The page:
This incredible story continues as the path way continues towards the main monument
THE BREAK-OUT BEGINS 30 July-15 August 1944
VICTORY IN NORMANDY 16 August-31 August 1944
And then you arrive at the monument’s center.
On the main walls words of key World War II leaders have been chosen for each face. On the front, motivational encouragement from Field Marshal Bernard Law Montgomery’s before he led his soldiers into battle:
“To us is given the honor of striking a blow for freedom which will live in history And in the better days that lie ahead men will speak with pride of our doings” Field Marshal B.L. Montgomery
On the opposite side, running up from the beach is a statue of those soldiers.
They are facing the other side of the monument, engraved with Churchill’s famous ‘We shall fight on the beaches’ speech alongside King George VI’s inspiring D-Day broadcast:
“Four years ago our nation and empire stood alone against an overwhelming enemy with our backs to the wall tested as never before in our history once more the supreme test has to be faced this time the challenge is not to fight to survive but to win the final victory for the good of all and for a world in which goodness and honor may be the foundation of the life in every land” King George VI June 6 1944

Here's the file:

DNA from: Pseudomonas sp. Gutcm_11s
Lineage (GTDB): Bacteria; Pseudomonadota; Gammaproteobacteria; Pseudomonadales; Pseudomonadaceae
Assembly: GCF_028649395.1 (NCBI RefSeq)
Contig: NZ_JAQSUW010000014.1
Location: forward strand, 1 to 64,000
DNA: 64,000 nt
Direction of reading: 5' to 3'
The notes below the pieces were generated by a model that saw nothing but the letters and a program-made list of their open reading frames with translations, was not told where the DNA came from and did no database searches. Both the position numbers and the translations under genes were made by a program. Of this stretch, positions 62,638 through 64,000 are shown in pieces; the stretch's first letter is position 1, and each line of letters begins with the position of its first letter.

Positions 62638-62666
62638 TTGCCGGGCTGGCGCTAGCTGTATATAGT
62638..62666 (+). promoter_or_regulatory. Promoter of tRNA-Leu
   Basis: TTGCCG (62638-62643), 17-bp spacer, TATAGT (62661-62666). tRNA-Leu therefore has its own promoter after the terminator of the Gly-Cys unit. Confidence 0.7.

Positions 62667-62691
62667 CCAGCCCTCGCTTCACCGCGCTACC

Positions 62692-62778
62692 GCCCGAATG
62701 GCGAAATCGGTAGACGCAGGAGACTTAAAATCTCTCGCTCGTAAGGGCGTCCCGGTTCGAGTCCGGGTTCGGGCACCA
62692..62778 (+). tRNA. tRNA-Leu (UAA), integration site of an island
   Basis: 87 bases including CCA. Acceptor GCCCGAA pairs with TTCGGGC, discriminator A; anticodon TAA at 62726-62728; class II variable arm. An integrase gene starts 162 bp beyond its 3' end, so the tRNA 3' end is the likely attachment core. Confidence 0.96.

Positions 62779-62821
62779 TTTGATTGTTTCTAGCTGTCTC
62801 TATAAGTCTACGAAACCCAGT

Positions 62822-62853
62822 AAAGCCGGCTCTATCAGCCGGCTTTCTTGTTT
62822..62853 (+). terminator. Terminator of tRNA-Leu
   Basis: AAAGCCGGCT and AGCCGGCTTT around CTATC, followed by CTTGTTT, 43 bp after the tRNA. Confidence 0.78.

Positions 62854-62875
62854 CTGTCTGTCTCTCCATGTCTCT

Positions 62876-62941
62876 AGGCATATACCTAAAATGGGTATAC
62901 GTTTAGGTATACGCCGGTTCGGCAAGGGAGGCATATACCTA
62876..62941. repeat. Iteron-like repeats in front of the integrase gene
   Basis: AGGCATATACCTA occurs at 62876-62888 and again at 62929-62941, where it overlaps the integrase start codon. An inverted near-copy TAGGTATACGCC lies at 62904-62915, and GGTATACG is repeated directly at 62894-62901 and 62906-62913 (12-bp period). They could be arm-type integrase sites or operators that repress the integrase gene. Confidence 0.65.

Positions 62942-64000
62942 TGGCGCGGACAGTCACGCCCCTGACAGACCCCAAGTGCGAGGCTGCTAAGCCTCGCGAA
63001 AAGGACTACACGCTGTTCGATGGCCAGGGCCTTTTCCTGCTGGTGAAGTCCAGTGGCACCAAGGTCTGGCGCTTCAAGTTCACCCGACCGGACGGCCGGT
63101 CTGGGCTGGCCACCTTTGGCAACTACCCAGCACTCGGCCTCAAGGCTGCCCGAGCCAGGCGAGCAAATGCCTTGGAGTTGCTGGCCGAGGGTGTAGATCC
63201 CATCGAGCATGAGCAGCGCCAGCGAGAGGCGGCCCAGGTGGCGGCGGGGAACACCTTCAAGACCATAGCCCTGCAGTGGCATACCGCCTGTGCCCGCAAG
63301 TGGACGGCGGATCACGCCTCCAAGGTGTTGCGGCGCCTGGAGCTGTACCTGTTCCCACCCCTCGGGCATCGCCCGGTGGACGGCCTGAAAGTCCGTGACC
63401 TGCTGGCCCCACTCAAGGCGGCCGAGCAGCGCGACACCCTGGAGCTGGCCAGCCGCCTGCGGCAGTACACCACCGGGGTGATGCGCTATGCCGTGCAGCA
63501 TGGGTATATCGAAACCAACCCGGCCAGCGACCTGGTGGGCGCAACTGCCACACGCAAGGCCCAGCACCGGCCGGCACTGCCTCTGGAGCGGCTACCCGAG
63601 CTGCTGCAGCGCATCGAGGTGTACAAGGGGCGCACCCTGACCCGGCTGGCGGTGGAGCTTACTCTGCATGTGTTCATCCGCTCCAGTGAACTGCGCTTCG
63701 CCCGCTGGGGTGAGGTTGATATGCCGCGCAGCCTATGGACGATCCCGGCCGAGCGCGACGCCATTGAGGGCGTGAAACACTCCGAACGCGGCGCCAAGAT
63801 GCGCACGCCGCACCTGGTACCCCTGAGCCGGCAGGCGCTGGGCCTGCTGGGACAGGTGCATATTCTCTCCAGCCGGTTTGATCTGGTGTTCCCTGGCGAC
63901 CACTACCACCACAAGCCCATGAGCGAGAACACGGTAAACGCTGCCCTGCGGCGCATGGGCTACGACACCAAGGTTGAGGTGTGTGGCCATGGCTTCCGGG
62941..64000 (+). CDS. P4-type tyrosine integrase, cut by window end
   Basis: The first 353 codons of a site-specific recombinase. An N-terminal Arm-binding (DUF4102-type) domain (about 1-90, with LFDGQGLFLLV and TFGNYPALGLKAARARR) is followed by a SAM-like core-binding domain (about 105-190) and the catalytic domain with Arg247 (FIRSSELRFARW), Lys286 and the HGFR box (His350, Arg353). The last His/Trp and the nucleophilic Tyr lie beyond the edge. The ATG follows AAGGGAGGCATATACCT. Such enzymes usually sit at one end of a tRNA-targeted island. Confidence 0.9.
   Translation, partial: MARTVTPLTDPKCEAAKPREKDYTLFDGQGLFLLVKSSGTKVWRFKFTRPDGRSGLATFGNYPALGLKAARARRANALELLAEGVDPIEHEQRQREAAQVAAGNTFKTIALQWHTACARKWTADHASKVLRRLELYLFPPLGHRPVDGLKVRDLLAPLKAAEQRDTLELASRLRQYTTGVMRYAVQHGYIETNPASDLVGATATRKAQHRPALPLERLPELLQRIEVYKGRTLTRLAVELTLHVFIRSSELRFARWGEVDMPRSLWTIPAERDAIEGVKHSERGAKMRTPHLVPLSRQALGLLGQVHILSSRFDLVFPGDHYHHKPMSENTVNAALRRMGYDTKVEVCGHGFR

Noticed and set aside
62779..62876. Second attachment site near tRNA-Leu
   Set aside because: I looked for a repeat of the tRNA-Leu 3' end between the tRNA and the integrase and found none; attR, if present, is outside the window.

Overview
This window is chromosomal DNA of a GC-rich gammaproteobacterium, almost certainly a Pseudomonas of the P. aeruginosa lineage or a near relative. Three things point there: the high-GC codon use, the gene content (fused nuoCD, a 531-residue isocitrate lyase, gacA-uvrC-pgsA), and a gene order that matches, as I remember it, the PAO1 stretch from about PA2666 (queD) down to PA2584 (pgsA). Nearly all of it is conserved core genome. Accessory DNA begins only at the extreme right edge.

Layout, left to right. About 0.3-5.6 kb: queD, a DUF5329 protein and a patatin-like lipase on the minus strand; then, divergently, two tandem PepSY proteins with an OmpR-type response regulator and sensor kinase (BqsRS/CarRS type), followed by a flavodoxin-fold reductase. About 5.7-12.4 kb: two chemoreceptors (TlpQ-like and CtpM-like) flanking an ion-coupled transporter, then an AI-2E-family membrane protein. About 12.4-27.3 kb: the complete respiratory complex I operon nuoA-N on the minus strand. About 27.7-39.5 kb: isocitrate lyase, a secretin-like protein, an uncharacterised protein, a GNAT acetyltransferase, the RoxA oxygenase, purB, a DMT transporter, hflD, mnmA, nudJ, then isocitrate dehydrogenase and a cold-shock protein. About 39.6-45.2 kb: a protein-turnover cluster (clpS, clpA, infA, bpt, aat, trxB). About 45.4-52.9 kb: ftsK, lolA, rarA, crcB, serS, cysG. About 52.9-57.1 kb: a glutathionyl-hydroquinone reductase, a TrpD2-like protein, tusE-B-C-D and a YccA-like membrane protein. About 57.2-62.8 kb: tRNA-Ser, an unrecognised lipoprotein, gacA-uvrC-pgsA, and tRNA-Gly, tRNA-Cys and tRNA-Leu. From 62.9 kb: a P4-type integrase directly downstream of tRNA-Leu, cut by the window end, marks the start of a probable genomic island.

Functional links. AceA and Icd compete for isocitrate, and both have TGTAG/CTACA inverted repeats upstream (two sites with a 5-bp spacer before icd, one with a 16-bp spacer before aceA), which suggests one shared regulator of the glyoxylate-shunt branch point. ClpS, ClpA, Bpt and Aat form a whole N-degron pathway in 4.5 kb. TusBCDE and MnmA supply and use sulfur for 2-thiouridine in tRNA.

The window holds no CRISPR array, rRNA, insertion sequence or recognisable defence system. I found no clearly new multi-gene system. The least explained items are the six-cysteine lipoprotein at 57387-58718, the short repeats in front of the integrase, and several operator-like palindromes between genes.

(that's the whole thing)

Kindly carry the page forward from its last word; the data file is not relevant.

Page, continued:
There is also the support offered by Charles de Gaulle from London, aimed specifically at the French:
“The supreme battle has begun . An immense force of attack or to us of assistance has begun to be deployed from the shores of old England. France submerged for four years, but by no means reduced or defeated stands ready to participate. From behind the heavy cloud of our blood and our tears the sun of our grandeur is starting to reappear.” Charles de Gaulle June 6 1944
And then there are the names. Thousands of brave British soldiers who lost their lives, for all of us, on the beaches of Normandy…………